Although companies are legally required to list terms and conditions when a customer buys something, they can often be confusing or outright misleading. ISPs and mobile operators are especially guilty of this and a lot of the time consumers ignore them completely. The UK government has decided now is the time to act, so it's launched a new consultation to make things simpler for consumers and possibly fine online companies that don't comply.
In a statement, Nick Boles, the Minister of State for Skills, helped outline key areas will help consumers understand what they need to know. The most notable suggestion is that companies provide the "true monthly contract costs" when trying to sell a mobile or broadband plan. The ASA has already told internet providers that they must feature clearer pricing in their adverts, but the government believes ISPs and mobile carriers should highlight "the average monthly cost as well as the total charge" to help customers identify which contract is best for them.
The government may also require companies to present all of their key terms "bold and upfront." Online retailers would need to format small print so it is easily readable on a smartphone screen and possibly force customers to read their T&Cs by displaying them before they complete their purchase.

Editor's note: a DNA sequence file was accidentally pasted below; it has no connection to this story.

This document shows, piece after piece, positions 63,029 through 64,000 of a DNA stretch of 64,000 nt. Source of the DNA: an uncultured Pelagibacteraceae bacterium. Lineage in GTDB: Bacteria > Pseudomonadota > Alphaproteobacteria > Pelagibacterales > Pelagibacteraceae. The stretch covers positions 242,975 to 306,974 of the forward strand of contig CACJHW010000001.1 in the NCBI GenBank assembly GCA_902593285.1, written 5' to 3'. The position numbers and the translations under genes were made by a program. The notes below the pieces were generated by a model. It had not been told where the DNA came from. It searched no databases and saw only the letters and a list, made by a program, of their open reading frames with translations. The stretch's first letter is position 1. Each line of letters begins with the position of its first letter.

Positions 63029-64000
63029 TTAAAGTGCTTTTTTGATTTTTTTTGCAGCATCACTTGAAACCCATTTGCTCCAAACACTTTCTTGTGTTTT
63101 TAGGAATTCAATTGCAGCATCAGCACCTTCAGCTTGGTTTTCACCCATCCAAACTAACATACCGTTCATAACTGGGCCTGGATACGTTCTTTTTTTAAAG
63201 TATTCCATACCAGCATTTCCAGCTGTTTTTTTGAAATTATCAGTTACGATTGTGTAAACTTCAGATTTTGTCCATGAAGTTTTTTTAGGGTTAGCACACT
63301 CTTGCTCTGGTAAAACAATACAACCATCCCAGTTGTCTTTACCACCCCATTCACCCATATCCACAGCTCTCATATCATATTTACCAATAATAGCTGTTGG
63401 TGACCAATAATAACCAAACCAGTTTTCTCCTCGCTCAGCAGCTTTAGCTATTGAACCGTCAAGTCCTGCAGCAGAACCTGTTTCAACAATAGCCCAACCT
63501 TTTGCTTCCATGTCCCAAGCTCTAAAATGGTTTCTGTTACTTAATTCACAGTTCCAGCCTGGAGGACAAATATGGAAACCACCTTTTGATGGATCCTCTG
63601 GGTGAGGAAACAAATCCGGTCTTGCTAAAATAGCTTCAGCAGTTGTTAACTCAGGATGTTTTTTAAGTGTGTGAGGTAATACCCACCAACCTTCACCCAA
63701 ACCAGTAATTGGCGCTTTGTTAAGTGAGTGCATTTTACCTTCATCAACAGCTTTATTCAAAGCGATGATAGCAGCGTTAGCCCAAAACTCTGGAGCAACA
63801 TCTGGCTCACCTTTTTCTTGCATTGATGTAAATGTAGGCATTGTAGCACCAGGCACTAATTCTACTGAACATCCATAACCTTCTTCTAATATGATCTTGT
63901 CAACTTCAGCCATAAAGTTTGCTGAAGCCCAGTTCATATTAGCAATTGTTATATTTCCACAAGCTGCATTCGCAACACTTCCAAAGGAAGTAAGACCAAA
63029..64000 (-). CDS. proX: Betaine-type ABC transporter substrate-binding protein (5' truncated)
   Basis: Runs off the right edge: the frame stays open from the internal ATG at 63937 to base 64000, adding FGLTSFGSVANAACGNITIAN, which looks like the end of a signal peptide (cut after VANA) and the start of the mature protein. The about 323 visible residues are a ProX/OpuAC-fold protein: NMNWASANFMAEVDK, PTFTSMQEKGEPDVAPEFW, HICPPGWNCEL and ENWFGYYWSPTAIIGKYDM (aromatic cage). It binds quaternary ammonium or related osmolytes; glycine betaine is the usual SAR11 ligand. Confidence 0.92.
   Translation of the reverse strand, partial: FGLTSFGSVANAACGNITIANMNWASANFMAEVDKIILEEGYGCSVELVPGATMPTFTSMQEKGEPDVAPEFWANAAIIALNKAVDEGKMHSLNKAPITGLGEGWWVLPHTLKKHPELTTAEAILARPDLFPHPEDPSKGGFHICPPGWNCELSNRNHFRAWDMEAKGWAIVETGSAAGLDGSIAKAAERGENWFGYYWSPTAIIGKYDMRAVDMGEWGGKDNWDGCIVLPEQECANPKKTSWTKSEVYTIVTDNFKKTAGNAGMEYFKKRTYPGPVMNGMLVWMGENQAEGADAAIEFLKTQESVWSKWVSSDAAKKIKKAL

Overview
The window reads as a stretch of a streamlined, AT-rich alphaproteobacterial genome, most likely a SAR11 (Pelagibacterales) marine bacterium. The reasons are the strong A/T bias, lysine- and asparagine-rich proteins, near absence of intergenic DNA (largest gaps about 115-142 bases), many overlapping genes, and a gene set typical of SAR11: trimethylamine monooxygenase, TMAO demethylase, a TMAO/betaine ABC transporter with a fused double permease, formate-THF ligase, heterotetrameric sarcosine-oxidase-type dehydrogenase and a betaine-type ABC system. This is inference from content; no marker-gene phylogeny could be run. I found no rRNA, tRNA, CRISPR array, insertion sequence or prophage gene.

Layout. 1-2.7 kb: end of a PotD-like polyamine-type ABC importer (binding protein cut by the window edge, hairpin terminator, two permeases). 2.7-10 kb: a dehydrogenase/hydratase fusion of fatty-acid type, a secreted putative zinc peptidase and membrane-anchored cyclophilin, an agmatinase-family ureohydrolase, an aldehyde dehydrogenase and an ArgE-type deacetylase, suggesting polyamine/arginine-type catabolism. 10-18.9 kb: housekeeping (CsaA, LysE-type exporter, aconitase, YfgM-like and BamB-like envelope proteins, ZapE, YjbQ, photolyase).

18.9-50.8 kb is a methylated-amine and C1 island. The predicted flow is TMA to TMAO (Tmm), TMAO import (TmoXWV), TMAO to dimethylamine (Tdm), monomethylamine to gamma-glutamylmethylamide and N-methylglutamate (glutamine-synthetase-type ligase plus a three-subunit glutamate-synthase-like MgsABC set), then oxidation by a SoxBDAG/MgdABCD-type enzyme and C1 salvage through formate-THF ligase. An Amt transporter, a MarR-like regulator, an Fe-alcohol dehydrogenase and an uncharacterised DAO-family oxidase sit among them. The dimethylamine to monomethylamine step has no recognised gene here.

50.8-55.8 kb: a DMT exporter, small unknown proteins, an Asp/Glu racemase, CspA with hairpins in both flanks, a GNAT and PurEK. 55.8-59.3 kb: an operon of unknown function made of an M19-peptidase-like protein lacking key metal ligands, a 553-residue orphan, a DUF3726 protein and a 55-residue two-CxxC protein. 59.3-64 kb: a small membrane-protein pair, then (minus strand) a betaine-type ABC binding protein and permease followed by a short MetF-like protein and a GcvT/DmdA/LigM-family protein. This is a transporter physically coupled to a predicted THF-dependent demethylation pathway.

What about those confusing "Click here if you DO want to receive email updates" tickboxes? The Department for Business, Innovation & Skills wants to outlaw them too: "We think that firms should be consistent in their use of tick boxes and a tick should always mean, yes I want this option to apply to me."
Ministers also suggest that consumers could be rewarded for reading the terms and conditions. Retailers could provide discounts for customers who confirm they've read the small print. It may also provide an easy way for companies to clarify how they use the personal data supplied to them, which might include whether they share information with other organizations.
Currently, the Department for Business, Innovation & Skills is inviting consumers to share their experiences, which could result in a change in the law. Those new powers could also include the ability to apply civil fines to firms that don't adhere to new consumer protections, encouraging them to clearly state their terms and stimulate competition in the process.